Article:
The Best Splitboard Climbing Skins for Backcountry Snowboarding
Which splitboard skin is the best? We beat up four pairs in our quest to find a winner. We broke trail in powder, tip-toed over rocks, struggled up steep icy skin tracks, ripped skins in the wind, jammed them in backpacks, and then pulled them apart to repeat the process. We monitored how well they gripped on the up and how well they glided on flat and down. In evaluating the ease of use, we measured how easy the skins pulled apart, how much they weighed, and how small they packed down when not in use. Our icing and glop resistance category rated the skins on how well the glue maintained its stickiness over the course of a long day and how well the skin resisted the snow from sticking to it. Our first impressions spun 180 degrees and we ended up a bit surprised, yet still confident in the review winners. Keep scrolling to find out how all contenders fared in our comparisons.
Read the full review below >
Test Results and Ratings
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Analysis and Award Winners
Best for Specific Applications
While we liked many things about the G3 Alpinist and Alpinist High Traction skins, we experienced significant glue failures that caused us to lower their scores in the glue category and thus remove them from consideration for awards. Nonetheless, G3 deserves recognition for innovation in both the tip and tail clips on their skins. It is encouraging to see a manufacturer trying new solutions to improve how skins work and it is our hope that G3 can successfully address the durability of their glue and continue to move forward in the innovation of splitboard skin design.
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Analysis and Test Results
We reviewed four common splitboard specific skins. Three of the four were nylon skins and the fourth was a nylon/mohair mix. All the skins performed well initially but we did experience significant durability issues with the G3 skins, which was unfortunate since those skins also possessed some of the most innovative features in our review.
Selecting the Right Product
Skins are a primitive tool in many ways. While they are no longer made out of a dead animal skin that is stuck to the bottom of our skis, that basic DNA is still apparent in their design. The two primary materials replacing the animal fur are nylon and mohair (mohair is processed angora goat wool).
General characteristics of nylon are that it grips well, but doesn't glide as well. Mohair does not grip as well, but does glide better. Nylon is also more durable, but it does sacrifice weight, as it is heavier and bulkier than mohair.
The fur has two primary functions: it grips and it glides. The fur is slightly angled towards the tail of the skin; this allows it to slide forward, engaging the hairs when pushed backwards. In turn, this (in theory) stops the skin from slipping. A hypothetical ideal skin would glide forward with zero resistance and then grip like wolverine claws when pushed backwards. Spoiler Alert! This ideal skin does not exist.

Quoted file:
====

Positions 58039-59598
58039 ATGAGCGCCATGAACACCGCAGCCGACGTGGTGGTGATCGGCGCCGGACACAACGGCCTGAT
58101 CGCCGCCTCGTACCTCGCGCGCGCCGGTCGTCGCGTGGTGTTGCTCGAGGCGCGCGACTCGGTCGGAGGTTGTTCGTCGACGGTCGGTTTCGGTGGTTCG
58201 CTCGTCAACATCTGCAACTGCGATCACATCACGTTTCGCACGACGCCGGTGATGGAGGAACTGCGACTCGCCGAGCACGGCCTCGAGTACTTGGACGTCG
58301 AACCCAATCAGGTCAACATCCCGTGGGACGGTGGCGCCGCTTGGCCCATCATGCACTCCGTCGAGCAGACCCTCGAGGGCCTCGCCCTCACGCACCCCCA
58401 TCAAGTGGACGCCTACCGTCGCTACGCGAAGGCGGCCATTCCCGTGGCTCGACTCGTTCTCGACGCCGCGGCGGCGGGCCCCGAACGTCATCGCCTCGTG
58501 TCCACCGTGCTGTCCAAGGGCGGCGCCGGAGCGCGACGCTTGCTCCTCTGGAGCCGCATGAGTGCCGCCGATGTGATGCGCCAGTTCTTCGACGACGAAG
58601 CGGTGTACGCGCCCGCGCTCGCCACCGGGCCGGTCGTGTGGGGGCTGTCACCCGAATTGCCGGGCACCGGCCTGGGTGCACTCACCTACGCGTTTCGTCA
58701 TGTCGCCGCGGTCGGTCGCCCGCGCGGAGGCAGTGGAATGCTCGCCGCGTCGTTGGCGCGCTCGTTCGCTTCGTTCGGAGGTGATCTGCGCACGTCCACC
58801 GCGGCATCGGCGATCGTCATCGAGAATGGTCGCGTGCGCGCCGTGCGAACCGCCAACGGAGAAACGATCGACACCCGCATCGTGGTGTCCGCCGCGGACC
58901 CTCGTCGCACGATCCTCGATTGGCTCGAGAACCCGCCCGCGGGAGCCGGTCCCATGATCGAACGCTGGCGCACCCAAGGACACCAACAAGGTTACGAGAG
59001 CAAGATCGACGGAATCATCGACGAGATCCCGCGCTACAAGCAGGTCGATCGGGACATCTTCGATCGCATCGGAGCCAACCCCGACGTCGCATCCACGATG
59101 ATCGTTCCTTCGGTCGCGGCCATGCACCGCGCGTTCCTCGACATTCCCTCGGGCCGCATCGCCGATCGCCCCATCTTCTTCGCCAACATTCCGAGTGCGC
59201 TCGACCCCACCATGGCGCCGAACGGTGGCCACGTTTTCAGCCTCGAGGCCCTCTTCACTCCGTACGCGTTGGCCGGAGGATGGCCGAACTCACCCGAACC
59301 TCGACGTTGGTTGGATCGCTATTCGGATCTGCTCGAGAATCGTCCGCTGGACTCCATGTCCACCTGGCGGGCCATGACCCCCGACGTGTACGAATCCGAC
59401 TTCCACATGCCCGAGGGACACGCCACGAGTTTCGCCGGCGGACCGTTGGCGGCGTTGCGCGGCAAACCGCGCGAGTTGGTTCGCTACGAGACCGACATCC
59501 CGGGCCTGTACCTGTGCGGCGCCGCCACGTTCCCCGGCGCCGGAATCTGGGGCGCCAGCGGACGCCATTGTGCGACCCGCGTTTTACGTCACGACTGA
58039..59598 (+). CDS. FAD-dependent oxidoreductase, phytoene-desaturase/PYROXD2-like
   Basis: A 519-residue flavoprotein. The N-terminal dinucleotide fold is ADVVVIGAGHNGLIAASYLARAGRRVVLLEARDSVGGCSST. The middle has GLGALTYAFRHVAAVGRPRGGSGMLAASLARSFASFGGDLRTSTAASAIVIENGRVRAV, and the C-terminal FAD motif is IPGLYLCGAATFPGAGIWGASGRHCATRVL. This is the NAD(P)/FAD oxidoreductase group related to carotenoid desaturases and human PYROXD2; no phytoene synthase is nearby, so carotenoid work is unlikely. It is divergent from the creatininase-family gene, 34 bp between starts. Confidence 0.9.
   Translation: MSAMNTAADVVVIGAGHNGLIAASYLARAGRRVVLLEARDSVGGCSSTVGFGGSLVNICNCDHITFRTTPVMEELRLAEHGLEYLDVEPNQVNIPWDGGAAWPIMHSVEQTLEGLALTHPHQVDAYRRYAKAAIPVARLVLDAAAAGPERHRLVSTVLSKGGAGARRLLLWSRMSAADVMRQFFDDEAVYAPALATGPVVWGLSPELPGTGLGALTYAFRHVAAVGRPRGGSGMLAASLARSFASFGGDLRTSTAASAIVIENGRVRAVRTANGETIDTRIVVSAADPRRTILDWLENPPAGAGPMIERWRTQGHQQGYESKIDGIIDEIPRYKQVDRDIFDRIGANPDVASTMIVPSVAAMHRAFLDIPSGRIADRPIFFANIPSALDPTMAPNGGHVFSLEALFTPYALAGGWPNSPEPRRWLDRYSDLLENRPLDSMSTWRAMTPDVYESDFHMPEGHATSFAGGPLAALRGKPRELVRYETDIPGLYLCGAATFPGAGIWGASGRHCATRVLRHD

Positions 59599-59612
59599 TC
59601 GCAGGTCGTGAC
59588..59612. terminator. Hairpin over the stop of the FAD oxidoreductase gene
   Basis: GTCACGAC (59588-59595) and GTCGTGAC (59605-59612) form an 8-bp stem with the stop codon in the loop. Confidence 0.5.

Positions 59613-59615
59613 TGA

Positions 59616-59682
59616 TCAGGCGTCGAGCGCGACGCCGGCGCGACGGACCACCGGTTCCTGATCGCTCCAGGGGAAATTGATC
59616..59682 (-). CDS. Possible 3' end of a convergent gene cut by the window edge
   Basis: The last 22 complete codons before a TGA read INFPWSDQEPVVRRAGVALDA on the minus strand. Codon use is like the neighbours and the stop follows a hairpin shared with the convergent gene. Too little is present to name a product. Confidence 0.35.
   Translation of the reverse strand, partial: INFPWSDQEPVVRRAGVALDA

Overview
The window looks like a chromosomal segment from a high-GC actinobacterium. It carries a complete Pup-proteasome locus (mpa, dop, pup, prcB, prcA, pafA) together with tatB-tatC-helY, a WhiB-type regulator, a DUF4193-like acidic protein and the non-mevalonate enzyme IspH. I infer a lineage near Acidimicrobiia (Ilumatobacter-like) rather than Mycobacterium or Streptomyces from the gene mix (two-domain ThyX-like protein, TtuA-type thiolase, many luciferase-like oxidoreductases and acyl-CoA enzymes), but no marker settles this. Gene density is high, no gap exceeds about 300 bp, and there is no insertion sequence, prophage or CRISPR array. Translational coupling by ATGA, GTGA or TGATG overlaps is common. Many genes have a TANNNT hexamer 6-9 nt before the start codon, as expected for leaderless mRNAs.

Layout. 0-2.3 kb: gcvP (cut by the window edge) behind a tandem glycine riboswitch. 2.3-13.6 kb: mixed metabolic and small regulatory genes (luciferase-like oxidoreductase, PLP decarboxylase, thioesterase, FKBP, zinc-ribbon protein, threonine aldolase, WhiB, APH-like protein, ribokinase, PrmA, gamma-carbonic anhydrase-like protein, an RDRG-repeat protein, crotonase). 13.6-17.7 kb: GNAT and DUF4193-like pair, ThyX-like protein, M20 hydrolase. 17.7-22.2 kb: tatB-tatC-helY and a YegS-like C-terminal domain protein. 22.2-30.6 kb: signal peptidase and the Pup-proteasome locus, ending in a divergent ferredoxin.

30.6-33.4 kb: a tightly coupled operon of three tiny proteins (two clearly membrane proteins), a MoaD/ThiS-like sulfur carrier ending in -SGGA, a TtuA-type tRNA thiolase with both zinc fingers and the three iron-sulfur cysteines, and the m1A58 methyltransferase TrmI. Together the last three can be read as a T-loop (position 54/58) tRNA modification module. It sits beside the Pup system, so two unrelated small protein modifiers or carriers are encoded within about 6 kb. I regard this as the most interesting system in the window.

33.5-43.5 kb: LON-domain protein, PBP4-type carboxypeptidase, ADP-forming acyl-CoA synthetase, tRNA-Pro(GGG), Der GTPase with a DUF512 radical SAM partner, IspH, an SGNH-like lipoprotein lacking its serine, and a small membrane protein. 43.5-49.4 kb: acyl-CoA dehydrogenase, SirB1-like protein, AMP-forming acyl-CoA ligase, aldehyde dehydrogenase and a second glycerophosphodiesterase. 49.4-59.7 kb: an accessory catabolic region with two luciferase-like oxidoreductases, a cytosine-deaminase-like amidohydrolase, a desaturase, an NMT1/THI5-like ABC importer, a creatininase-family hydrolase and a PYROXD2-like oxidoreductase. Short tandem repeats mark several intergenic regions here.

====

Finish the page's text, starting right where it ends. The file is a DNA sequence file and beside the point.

In addition to the gripping and gliding qualities of a skin, there are other factors in evaluating a climbing skin. How much does it weigh? Weight is tremendously important when climbing mountains and the difference between skins can be significant. How packable is it? Skins live a portion of their lives folded or rolled up in our backpacks and it's nice if the skins take up a minimum amount of space during transport.
While the aforementioned qualities are important, if the skin doesn't stick to your splitboard, nothing else really matters. The motto "better living through chemistry" could easily apply to skin glue. Ideally, it grips perfectly to your skins while ascending, but pulls apart easily after being stored glue to glue and stuffed in your pack for the descent. The glue should also magically repel dog hair, pine needles, and any other contaminants, and should last for a decent amount of time. In the real world, glue collects contaminants about what you would expect from a sticky substance. In certain conditions, it can stick to itself and require significant muscle and time to pull apart.
Types of Skins
The range of available splitboard skins is currently less than that available for backcountry skiing skins. The offerings are dominated by nylon skins, although a few manufacturers are offering nylon/mohair mixes. None of the skins we reviewed are super lightweight 100 percent mohair. Up until the last few years it was difficult to find splitboard specific skins that have a dedicated tail attachment; all the skins in our review have one and it is found on most commercially available splitboard skins that are currently on the market.
Criteria for Evaluation
Many splitboarders started out as snowboarders and might not have any experience on skis. Even the worst gliding skins glide forward much better than snowshoes and thus often feel great. In reality, not all skins slide forward as easily and this resistance actually adds significantly to the amount of energy required to move the skins. Over the course of a big day, relatively small increases in gliding efficiency result in travelling further, faster, and arriving with more energy to enjoy the down. In general, nylon/mohair mix skins have better glide than straight nylon skins. The Jones Universal and G3 Alpinist had the best glide in our review.
Skins need to grip the snow as you climb up. The Voile splitboard skins and G3 High Traction skins provided the most grip in our review. Ideally we would all climb expertly low angle fresh skin tracks on powder days with no switchbacks, where grip is less critical. In reality we often climb overly steep, slick skin tracks and having the most grip possible feels great in these situations. Many beginner splitboarders will likely value grip over any other quality as strong performance in grip will likely improve their learning experience over the other qualities (even tiny back slips can be terrifying to new skinners). With time comes improved skinning technique and maximum grip is less critical. For more experienced splitters, it makes sense to consider how grip compromises glide and possibly increases weight and packability.